As the coffee finally lay bruised and battered in the corner and the sleeping drugs victoriously dragged me down to sleep, a thought occurred to me. I turned to hubby and asked him if the doggies have had their medicine. Smiling at me, the light of the movie he was watching playing over his face, he told me he’d take care of it. As I turned around, he was still smiling, probably wondering what dumb things I’m going to try and discuss with him in that time just before sleep takes me, but after the pill had turned off my brain for the night!

The Ends

I could probably have turned the small little tale into a romance, drama, supernatural horror or even a sci-fi story. It’s all in how the information is presented. Deciding on the tone is important and incredibly fun! But that’s also the problem I’ve had with some stories, especially the movie Australia. It starts out with a tone that’s much like that of a fluffy romance, then turns into a western, takes a turn at being a war-drama and finally ends with some moralistic yap-yap about the injustice to the Aborigines. Am I allowed to call the native (as such) Ausies that? And I really hate the injustice, but the movie didn’t start out as a call for justice. It just blundered into it and it was annoying as can be – and poor old Hugh Jackman, after hours of Australia, didn’t even have a name! He was just the Drover!

On the other hand – to use another movie as an example – The Mummy managed to blend comedy and horror perfectly. What could have been a gory, bloody mess of a horror turned out to be a fun, funny movie with a surprisingly sexy mummy. The difference with Australia? It presented the entire movie in the same tone and that made it a cohesive narrative.

Now I bet I can turn most stories into different genre-tales. I suppose some of you might have done this during some creative writing classes, but unfortunately I have to make it up as I go. Probably de-colonizing the English language as I go (okay, that’s a debate for another time, and also a supremely dumb one). Heh-heh! Either way, I love twisting and manipulating language into doing what I want from it, and I’ll gladly take up any challenge anyone throws at me. Maybe you’ll win. But maybe you won’t…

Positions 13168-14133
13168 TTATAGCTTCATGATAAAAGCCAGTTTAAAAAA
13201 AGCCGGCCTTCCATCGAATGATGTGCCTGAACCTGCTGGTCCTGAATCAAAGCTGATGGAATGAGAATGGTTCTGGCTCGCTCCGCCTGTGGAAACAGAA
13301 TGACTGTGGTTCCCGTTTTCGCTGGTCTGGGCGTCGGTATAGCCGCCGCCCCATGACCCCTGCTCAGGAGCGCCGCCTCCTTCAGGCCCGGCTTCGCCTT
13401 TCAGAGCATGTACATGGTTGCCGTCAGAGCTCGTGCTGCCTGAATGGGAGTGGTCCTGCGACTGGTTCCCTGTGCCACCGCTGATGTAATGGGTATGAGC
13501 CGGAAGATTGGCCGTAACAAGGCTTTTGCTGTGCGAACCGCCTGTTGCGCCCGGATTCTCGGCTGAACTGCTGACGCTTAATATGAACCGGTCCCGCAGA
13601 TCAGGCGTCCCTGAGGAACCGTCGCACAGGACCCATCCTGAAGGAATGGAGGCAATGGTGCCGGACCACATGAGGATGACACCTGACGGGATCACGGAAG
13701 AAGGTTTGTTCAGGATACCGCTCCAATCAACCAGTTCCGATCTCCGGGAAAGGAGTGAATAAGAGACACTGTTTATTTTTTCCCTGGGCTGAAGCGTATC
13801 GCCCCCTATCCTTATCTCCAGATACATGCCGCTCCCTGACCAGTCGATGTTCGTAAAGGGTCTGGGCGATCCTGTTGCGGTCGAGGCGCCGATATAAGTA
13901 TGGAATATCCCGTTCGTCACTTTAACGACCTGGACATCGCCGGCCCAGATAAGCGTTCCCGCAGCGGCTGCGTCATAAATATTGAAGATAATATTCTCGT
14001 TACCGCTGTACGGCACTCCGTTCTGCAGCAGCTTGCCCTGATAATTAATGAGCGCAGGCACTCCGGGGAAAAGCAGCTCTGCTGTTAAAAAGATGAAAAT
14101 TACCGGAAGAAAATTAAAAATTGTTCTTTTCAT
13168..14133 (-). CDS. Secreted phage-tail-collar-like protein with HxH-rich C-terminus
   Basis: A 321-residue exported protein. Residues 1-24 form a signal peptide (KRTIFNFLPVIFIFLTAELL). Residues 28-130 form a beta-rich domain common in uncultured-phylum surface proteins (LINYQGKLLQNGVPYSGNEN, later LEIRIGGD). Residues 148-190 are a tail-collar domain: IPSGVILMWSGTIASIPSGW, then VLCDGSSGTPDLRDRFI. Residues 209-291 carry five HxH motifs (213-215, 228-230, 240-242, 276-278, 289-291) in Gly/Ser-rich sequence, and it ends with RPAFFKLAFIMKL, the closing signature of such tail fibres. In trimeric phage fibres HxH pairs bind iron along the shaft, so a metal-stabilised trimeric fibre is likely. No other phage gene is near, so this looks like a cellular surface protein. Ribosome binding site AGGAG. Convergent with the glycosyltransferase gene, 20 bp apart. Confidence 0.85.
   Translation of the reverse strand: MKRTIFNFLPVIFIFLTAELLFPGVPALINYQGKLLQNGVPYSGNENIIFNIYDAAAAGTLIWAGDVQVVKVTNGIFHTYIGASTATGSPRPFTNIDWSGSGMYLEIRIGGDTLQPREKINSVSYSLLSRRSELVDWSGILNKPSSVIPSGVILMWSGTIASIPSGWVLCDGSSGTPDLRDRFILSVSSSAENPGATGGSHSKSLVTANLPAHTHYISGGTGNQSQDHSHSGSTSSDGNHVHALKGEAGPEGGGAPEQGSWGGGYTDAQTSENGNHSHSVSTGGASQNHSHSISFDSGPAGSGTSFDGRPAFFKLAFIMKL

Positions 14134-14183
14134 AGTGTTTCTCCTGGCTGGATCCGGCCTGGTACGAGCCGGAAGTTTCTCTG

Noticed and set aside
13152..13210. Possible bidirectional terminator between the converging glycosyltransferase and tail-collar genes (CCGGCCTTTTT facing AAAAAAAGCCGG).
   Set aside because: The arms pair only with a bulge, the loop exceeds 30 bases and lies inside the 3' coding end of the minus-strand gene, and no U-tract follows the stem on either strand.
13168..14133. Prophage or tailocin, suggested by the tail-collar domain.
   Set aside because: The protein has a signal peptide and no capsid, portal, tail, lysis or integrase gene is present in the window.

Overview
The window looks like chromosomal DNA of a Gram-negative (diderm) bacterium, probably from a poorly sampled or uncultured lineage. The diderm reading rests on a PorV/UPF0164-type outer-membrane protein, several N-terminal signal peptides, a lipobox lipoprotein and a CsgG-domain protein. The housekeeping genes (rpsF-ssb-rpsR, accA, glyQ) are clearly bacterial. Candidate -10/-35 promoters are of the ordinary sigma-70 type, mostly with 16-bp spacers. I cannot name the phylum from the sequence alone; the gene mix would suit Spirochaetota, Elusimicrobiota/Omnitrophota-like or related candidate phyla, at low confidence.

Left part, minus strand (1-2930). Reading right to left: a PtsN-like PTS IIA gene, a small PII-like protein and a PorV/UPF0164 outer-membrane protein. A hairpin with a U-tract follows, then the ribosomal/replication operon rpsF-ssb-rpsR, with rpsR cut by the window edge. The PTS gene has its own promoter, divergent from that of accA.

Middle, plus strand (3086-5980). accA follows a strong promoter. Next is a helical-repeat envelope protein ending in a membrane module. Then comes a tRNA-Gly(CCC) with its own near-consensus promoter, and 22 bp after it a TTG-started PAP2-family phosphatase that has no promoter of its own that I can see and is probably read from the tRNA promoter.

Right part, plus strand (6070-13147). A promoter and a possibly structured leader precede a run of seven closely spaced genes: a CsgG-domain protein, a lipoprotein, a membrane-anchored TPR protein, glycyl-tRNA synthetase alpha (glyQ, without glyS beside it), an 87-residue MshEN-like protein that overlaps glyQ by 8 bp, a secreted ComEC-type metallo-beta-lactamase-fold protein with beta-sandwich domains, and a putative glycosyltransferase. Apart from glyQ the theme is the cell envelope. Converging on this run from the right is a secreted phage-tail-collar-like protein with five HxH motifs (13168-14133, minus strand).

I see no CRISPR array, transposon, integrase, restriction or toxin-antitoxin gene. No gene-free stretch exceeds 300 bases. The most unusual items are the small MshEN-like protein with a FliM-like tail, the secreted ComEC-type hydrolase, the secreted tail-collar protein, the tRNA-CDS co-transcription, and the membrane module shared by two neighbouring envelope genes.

Bunny love

The Life of Poems

In school I often complained to my teachers about the poems we were made to read. All too often they were dark and depressing. Some were okay, though, but others were just ‘nope.’ Gentling a Wildcat by Douglas Livingstone was one such poem. Nope.

Of course there were other poems as well, such as the Afrikaans poem Klaas Geswind en syn Perd by F.W. Reitz. It’s the tongue in the cheek story of a guy that got drunk one night and as he was riding his horse home through the cemetery, he thought the devil was chasing him, grabbing at his horse’s tail. In a mad dash he got out of there and the next morning he tried to write it off as the delusions of a drunk, except that all the hair of the horse’s tail had been pulled out. It’s a fun little poem which all of my teachers tried to moralise, but failed. Also, in re-reading it for this post, I noticed there was one verse that is wholly inappropriate for any high school curriculum:

Plesier is nes ‘n jong komkommer,
As jy hom pluk, verlep hy sommer;
Of nes ‘n skilpad in syn dop in,
Soos jy hom vat, dan trek hy kop in.

It is one of the raunchiest verses our supposedly pious forefathers ever wrote! It goes something like this:

Pleasure is like a young cucumber,

Once you’ve plucked it, it quickly softens;

Or like a tortoise in his shell,

Just as you touch it, it pulls in his head.

Didn’t anyone ever read this before giving it to a bunch of 15-year olds to read?

There were also poems that moved me from the first moment I read it. Poems that seemed to speak to something deep inside m; often for reasons I can’t even comprehend. One such is Ozymandias by Percy Bysshe Shelley. He was the husband of Mary Shelley, famous author of Frankenstein.

I met a traveller from an antique land,
Who said—“Two vast and trunkless legs of stone
Stand in the desert. . . . Near them, on the sand,
Half sunk a shattered visage lies, whose frown,
And wrinkled lip, and sneer of cold command,
Tell that its sculptor well those passions read
Which yet survive, stamped on these lifeless things,
The hand that mocked them, and the heart that fed;
And on the pedestal, these words appear:
My name is Ozymandias, King of Kings;
Look on my Works, ye Mighty, and despair!
Nothing beside remains. Round the decay
Of that colossal Wreck, boundless and bare
The lone and level sands stretch far away.
It is one of the loneliest poems ever written and I love it. It’s everything I ever complained about in school, but it is also everything I could ask of in a poem. It is perfect.
I guess many of you have a favourite poems: sometimes for a good reason and sometimes merely because it touched you. If I could wish one thing for any student of languages, it is that every one of you find that one poem that moves you.